I survived a night sleeping in a Nuclear War Bunker in the Czech Republic but I honestly wasn’t very happy doing it. I was totally and completely freaked out and almost didn’t make it through the night in the bunker. I have mentioned a few times that I have claustrophobia so the idea of sleeping in a bunker was not something I willingly asked to do. When I received my tour itinerary for the Czech Republic I thought maybe we would be touring the bunker and then staying in a nice hotel…I was wrong!
We stayed at the 10-Z Bunker right in the heart of Brno, Czech Republic. The bunker is from the Communist era in 1959 and was built to protect the cities, political representatives. The bunker was built as a civil defense against American and Soviet bombardment of Brno. 10-Z was created to give the general public the opportunity to tour and experience a nuclear war bunker. The bunker is large enough to house 600 people for three days if there was a nuclear attack.
The bunker is decorated as you would expect a nuclear war bunker during Communism to be decorated. It is not warm or inviting but gets the job done. I had read that the bunkers average temperature is 57 degrees but I was not prepared for it to be a damp cold that sinks into your bones. The room I was given had 3 metal beds with thin mattresses and sleeping bags on them. There was a threadbare towel and a small pillow to use for the night.
Our room had some really random decorations and items in it that honestly, I couldn’t really wrap my brain around. We had skis and sleds along with a statue of a guy canoeing on the nightstand. I was too nervous about staying in the room to even try to wrap my brain around the decorations or what was around me.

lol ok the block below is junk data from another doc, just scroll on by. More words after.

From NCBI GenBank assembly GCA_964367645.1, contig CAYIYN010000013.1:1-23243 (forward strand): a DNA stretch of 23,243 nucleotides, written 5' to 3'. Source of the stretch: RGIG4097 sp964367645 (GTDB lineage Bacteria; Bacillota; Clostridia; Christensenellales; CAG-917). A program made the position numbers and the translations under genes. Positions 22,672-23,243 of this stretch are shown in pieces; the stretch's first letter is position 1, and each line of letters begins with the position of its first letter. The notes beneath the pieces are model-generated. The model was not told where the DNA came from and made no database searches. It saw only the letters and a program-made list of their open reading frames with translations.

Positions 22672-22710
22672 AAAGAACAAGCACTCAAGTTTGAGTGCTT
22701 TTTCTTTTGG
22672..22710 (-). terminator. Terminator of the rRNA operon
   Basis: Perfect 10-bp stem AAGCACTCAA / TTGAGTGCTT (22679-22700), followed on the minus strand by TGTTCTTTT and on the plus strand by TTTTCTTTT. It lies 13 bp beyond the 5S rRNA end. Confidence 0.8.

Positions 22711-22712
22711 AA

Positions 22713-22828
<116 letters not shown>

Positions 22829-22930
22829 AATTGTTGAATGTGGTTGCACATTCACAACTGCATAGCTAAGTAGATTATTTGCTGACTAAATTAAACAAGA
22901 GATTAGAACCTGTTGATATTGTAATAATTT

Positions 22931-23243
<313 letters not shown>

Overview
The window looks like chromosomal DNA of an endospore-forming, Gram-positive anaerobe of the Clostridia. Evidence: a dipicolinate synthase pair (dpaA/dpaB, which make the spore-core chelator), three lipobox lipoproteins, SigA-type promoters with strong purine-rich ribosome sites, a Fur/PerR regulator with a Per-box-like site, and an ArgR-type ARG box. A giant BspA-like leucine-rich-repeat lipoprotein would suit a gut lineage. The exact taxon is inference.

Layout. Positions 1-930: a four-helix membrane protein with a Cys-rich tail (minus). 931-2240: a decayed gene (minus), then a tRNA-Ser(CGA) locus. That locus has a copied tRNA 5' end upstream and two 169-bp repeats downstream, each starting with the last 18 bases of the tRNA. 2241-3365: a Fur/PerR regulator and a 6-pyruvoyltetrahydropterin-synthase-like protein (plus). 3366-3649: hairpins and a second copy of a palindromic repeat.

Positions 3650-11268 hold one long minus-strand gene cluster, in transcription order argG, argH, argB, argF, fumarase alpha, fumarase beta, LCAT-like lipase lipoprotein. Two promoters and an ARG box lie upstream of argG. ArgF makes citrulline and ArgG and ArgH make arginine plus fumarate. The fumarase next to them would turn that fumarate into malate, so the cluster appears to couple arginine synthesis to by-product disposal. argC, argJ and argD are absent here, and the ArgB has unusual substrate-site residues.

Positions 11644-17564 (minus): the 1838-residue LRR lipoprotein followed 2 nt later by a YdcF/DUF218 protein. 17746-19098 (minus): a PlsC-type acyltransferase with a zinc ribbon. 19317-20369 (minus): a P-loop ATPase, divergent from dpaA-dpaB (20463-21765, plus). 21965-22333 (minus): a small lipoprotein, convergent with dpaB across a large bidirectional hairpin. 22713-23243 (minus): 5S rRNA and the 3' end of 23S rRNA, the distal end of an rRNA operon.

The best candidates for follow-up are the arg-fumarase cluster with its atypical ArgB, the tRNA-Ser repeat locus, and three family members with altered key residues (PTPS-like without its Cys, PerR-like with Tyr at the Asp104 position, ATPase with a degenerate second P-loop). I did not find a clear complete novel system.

This was an experience I am not going to forget anytime soon. I am super proud of myself for not caving in and booking a hotel but also can’t believe I made it through the night. In all honesty, I only had to make it through four hours in the bunker by the time we got back from a late dinner. My taxi was scheduled to pick me up at 4:45 am so I had an escape scheduled. I just had to make it through 240 minutes inside the bunker.
The first hour in the bunker was painful. I sat on the metal bed with the sleeping bag over me trying to meditate my way through the experience. I was jumpy at every single noise or movement within the bunker. I am not sure what I thought would happen to me but it felt like a horror movie waiting to happen. Thankfully Eulanda from Hey Dip Your Toes In shared the room with me. We were able to talk to each other through the entire process and calm each other down. I am not going to lie there was a bit of swearing involved and some very deep breaths as we processed the fact we were sleeping in a bunker.
I did manage to doze off for an hour or two of light sleep but was very happy when my alarm went off. I jetted out of the bunker and made my way to fresh air and my taxi. While sleeping in a bunker is probably not something I plan on doing in the future I am damm proud of myself for making it through the experience and not letting fear win.
You can find out more about the bunker by visiting 10-z.cz (this link is set to open to the English version of the website) and check out the Facebook page 10-z (The Facebook page is primarily written in Czech but it is a good place to check out photos of the bunker)
It is possible to visit the bunker and not stay overnight if you want to experience what a nuclear war bunker is like!
General admission without a guide – CZK 130 (Around $5.87 US)
Students, seniors and persons with disabilities – CZK 80 (around $3.61 US)
children up to 15 years – CZK 40 (around $1.80 US)
Tours are available daily except for Mondays 11:30 a.m. – 6:15 p.m. (the exhibition closes at 6:45 p.m.)
If you would prefer a guided tour they are available and last 40 – 60 minutes depending on the group.
Price: CZK 240 / person (around $10.84 US)